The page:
So as a woman caring for ailing in laws, four kids, a husband, epileptic dog, health issues, work deadlines, an 80% renovated house, three books I still haven’t finished reading and various regions of the body that need to be either knitted or clipped prior to summer, I declare 31st September, National Dressing Gown Day. Are you game to join me? If so, I’ll see you for a coffee at 9.30am Adelaide time at Georges in Camberwell. Bayside venue to be announced. Gumboots optional, lipstick not required.

Sunday, June 13, 2010

LAZY DAYS. Working to live, or living to work?

Do we live to work, of work to live? For me, it is often a very blurred line.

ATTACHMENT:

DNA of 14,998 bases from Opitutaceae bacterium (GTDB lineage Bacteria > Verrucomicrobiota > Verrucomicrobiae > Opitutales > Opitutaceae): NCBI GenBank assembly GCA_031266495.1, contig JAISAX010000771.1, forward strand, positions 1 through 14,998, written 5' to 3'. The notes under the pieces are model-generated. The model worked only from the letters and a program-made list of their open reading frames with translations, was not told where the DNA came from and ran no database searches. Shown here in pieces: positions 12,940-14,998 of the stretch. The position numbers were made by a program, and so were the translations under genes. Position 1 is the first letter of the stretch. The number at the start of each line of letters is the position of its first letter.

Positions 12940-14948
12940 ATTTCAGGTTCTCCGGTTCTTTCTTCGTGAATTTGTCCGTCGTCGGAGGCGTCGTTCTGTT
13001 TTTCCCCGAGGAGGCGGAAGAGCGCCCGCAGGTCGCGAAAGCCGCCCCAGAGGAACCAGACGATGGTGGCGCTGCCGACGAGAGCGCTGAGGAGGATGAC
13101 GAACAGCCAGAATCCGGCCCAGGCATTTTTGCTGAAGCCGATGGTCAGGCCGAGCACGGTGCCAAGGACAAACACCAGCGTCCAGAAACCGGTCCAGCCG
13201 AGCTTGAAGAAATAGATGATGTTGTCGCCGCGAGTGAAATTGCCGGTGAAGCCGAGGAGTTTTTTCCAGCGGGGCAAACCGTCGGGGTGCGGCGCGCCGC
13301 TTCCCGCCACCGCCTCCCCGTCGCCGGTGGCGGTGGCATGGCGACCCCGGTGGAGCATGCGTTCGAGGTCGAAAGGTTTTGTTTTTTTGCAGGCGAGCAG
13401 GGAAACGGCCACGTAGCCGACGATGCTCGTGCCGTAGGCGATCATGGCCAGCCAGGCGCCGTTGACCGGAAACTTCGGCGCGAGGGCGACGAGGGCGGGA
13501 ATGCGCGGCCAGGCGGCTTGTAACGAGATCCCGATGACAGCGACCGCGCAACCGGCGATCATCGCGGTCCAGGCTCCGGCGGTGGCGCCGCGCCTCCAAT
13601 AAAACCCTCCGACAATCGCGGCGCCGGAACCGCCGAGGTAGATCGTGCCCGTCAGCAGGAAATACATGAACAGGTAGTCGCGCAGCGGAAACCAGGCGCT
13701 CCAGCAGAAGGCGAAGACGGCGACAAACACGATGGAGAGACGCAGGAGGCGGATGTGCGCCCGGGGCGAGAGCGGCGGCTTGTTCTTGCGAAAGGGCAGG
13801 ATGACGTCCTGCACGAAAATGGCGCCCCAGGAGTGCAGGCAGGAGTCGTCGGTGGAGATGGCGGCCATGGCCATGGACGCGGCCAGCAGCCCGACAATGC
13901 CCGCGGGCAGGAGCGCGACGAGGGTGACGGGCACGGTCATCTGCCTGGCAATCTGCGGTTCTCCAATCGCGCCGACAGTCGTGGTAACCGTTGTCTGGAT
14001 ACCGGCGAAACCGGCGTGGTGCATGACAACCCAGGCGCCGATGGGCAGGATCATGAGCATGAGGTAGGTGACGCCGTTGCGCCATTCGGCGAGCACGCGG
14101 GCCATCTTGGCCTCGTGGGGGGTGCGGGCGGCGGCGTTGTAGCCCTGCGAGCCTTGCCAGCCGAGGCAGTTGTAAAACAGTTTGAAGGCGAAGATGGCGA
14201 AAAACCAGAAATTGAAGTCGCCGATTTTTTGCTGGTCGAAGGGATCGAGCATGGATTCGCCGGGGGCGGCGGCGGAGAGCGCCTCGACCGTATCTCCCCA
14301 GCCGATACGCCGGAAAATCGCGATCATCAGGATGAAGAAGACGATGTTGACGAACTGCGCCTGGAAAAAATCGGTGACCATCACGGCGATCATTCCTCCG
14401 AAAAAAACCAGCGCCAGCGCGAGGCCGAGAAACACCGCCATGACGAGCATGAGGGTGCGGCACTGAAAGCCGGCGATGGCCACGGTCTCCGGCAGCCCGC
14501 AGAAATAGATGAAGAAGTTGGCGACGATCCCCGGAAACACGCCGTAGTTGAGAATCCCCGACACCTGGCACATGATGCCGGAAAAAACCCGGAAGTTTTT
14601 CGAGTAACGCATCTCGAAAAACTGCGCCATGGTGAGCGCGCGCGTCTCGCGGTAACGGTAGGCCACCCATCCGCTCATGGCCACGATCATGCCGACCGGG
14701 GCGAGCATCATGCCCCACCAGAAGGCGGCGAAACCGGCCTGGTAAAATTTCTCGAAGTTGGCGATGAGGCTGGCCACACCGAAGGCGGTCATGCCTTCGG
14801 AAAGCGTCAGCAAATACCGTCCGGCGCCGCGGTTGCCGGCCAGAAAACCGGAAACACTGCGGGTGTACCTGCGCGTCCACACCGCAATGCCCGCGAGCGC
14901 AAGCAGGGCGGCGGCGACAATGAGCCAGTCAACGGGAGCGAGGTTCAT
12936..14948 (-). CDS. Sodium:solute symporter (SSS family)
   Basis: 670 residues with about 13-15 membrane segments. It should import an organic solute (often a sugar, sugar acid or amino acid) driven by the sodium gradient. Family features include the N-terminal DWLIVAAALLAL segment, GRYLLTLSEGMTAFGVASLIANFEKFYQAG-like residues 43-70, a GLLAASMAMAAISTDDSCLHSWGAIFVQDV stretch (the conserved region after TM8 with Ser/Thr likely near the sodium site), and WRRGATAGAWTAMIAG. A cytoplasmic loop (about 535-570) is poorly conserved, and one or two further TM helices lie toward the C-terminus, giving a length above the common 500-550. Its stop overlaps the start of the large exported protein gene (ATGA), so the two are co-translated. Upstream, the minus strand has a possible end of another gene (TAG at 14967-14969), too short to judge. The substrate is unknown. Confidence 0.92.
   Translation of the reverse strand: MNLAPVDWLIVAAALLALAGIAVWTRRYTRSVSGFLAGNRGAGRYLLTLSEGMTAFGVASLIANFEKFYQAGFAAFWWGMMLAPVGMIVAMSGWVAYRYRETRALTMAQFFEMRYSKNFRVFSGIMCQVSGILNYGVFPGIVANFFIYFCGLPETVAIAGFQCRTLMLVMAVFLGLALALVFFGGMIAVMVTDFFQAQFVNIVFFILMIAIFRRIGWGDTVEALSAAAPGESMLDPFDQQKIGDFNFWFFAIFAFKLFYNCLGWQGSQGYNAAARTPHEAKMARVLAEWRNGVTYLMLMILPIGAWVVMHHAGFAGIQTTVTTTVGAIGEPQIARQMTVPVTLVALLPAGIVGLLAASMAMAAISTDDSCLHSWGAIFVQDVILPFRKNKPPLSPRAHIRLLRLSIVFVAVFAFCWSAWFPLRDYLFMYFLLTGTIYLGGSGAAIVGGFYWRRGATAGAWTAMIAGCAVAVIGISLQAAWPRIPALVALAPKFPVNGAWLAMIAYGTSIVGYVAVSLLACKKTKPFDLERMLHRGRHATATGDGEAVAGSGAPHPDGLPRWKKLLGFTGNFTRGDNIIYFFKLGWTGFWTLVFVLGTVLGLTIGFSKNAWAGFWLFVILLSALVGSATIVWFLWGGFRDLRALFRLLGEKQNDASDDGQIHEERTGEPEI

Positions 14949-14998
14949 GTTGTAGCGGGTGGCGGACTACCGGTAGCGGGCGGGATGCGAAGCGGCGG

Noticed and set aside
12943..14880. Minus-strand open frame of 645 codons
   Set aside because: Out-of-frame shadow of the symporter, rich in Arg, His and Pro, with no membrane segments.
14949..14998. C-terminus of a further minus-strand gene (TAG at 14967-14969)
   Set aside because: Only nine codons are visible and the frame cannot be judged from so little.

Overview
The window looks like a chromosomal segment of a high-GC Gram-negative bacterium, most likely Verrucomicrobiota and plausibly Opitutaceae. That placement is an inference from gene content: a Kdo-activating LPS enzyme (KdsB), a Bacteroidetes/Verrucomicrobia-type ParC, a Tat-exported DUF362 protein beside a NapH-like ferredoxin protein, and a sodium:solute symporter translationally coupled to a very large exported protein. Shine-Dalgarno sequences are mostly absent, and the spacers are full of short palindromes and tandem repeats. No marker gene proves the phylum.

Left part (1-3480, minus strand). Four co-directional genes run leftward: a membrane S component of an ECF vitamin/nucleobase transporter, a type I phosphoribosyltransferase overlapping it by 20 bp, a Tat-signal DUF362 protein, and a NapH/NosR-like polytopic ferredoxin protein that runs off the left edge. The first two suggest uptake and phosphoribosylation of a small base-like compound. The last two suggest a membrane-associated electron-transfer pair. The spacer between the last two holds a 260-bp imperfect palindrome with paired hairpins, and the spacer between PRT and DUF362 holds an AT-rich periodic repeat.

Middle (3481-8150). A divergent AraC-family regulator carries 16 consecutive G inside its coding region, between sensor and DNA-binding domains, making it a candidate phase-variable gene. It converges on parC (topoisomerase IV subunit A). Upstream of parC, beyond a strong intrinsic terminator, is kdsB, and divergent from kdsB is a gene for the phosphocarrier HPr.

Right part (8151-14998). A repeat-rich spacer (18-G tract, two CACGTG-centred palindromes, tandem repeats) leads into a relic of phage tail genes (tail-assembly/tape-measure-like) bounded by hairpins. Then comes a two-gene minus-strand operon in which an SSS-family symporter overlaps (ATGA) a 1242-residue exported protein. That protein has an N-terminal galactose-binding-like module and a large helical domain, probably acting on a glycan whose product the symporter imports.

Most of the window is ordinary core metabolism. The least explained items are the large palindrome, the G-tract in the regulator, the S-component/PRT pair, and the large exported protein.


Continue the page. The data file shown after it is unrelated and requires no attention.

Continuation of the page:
If I am not writing, I feel as if I am barely living; conversely, if I am writing, I'm aware that there is a whole lot of living going on around me that my children are experiencing and I am merely working.

This weekend was a 'bank holiday' in Australia, celebrating the Queen of England's birthday (don't even get me started on being a colonial outpost), so therefore, a long weekend of the best kind. Crisp blue sky-ed mornings with a distinct icy chill in the air viewed through double glazing and the warmth of central heating toasting our toes.

We've lazed as a family, watching a Harry Potter marathon on the screen in the evenings, I've baked pies and walked and gardened a little in the winter's sun, and when the rest of the family was engaged elsewhere, I've snuck off to pen a couple of draft chapters and been barely missed.

Best of all, I've pushed any pressure aside and simply refused to schedule, plan or organise anything. Bliss! For one who considers my Outlook Express and Iphone synching de rigeur, just going with the flow is truly living amidst my family, not timetabling them in alongside all the other of life's priorities.